Nonfiction by Q.M. Hall
A Rose in Amber’s Casket
by Q.M. Hall
Tuesday, January 28th, 2003, starts out like any other typical day for a second grader who attends London Elementary School in Arkansas.
I wake up at 6:45 A.M., get dressed and tie my shoes in four minutes, pop some toast in the toaster and lightly butter it. Make sure Raeanne is ready for kindergarten, and together we stand at the edge of our driveway.
A driveway that’s concrete chips from bicycle crashes, bruises by the traction of an angry father leaving after another argument, and cracks from the weight of not being able to hold the emotions of a family that would quickly fall apart.
As the bus arrives, we step off the concrete – the last feather that finally breaks the foundation, and we didn’t even know it.
The school day blurs through lessons and recess and lunch, flipping one behavioral ticket from green to yellow to orange.
Mrs. Steffey tires of hearing my complaints and back talk, threatens to call my mother, but my attitude outweighs the fear of what punishment awaits me at home. She never calls.
I sit at my table with my friends, anxiously waiting for the day’s final bell to ring. Logan sits next to me, and he tells me he is going to come over and we’re going to play on my swings, jump off, and finally land our flips.
“We can’t tell our mom’s though.” I whisper to Logan.
Our mothers tell us to be careful when we play because one of us ends up returning home scabbed and bloody.
The final bell rings before Logan responds. We practically run over one another to get out the door, but Mrs. Steffey halts us, places me at the caboose.
On the bus, I sit by Alex Hickey, my first best friend. In different classes for the first time this year since kindergarten, most of our conversation is full of what we did that day, even though we play together at recess every day.
He always gets off the bus before me, leaves me to talk to the gross, smelly kid who sits in front of us.
The bus turns down my childhood road – Hornet Estates. Cop cars and an ambulance suffocate our concrete driveway.
Looking at the gross kid’s watch, the time 3:28:57 P.M. burns itself into every crevice of memory.
Walking around the front of the bus, First Responders push a lifeless figure into the back of the truck. That lifeless figure wears a Looney-Tunes shirt – the one where all the characters are smashed together, black shorts, and their legs shake like the Jell-O Raeanne and I made the night before.
We just got home from our weekly family activities. Mom and Dad put Tabatha and Elizabeth, our young sisters to bed. I went to the bathroom, came out to find Mom’s head between her legs.
“A headache,” she told me, “I’ll be alright. Make sure you clean up after you and Raeanne are done, then shower, and then bed.”
My second-grade mind didn’t know how to translate what is happening. Frozen I stand. My mind flashes through multiple possibilities, tries to identify the lifeless body that was shut and locked inside the ambulance. Everything weighs down our cracked concrete.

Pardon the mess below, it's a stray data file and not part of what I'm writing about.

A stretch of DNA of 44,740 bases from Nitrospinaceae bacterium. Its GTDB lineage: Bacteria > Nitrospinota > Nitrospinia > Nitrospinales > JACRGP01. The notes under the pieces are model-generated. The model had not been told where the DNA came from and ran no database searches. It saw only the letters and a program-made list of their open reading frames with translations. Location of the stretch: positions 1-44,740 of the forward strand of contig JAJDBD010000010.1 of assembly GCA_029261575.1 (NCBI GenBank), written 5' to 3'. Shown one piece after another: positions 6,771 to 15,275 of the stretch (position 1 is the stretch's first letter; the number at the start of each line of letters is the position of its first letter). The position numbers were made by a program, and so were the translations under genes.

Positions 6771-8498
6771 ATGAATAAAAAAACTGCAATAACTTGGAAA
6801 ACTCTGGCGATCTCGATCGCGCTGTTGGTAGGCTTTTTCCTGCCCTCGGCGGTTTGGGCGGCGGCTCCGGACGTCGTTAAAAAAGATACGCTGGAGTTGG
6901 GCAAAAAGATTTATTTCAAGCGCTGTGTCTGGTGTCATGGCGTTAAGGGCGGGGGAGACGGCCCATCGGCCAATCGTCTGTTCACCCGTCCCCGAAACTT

Aunt Sherry? But Aunt Sherry calls my name from the front door. “Hurry inside.” She yells at me, even though she is only fifteen feet away.
I listen to her commands, move mindlessly scanning and soaking in. The window of our family van rolled down. Dad’s bleeding eyes vacantly register who I am.
“Qassye, come inside.” Aunt Sherry calls me again, but my focus on Dad and our family van, as it wheels over the gravel, doesn’t break.
It’s 8 P.M. that afternoon when Mom’s mom explains what happens to a crowd of the one’s who love my Mom. Of course, tears soak all of our shirts. Some hairs untamed. Some clothes not matching.
What sticks out the most in my second-grade mind is this new weight I feel over my body, not understanding what grief really is.
The rest of the evening I cry in the arm of the youth pastor of our church, to only go home with family friends, being pulled away from home.
“Nanny and Daddy have to take care of Mommy now,” they speak. “Let’s get some clothes together.” They push Raeanne and I into our bedroom at Nana’s. “Pack some clothes, pick some toys.”
Mom’s visitation confuses me. My body passes between family friends, my aunt and uncle, but never to my dad. He sits in an isolated part of the funeral home. He forces a smile through the same bleeding eyes I saw a few days before when we make eye contact.
“Is dad going to be alright?” I ask my uncle.
“Yes,” he responds with a pat to my back. “Do you want to walk up and see your mother?” I don’t have time to answer before he holds my hand and pulls me in the direction of the big box that holds the lifeless body that people call Amber.
“Your mom is now an angel, and she is now breathing here with us. She wants us to remind you to be happy, and her breath is cold only to let you know that is an angel now. Here with you to protect you from Heaven.” My uncle continues to pat my back.
I don’t understand what he means.
He takes my hand, and we go sit back down.
I sleep through the entire funeral service as Mrs. Steffey pets my arm. I don’t cry. I don’t move as our pastor sings farewell. I lay there, motionlessly breathing. Mrs. Steffey nudges me awake when it’s time to say one final goodbye to corpse once named Amber. The corpse I’ve called Mama for seven years.
I place a rose in her box, her casket, right between where her hands cross over her heart. I check her nose for cold air one last time – nothing.
Q. M. Hall loves Taco Bell, Star Wars, Ravens, and collecting Squid Hats. She is the former Executive Editor of LUMINA Journal and is now the Founder and Editor-In-Chief of Grimm Tales Journal, as well as the Grimm Fairy Tale Rejects Book Blog. Recently, she was conferred by Sarah Lawrence College with a Master of Fine Arts in Fiction. Her writing has appeared in Scarlet Leave Review and Breadcrumbs Magazine. Find her on Twitter @QMHall_, and on Instagram @qmhall.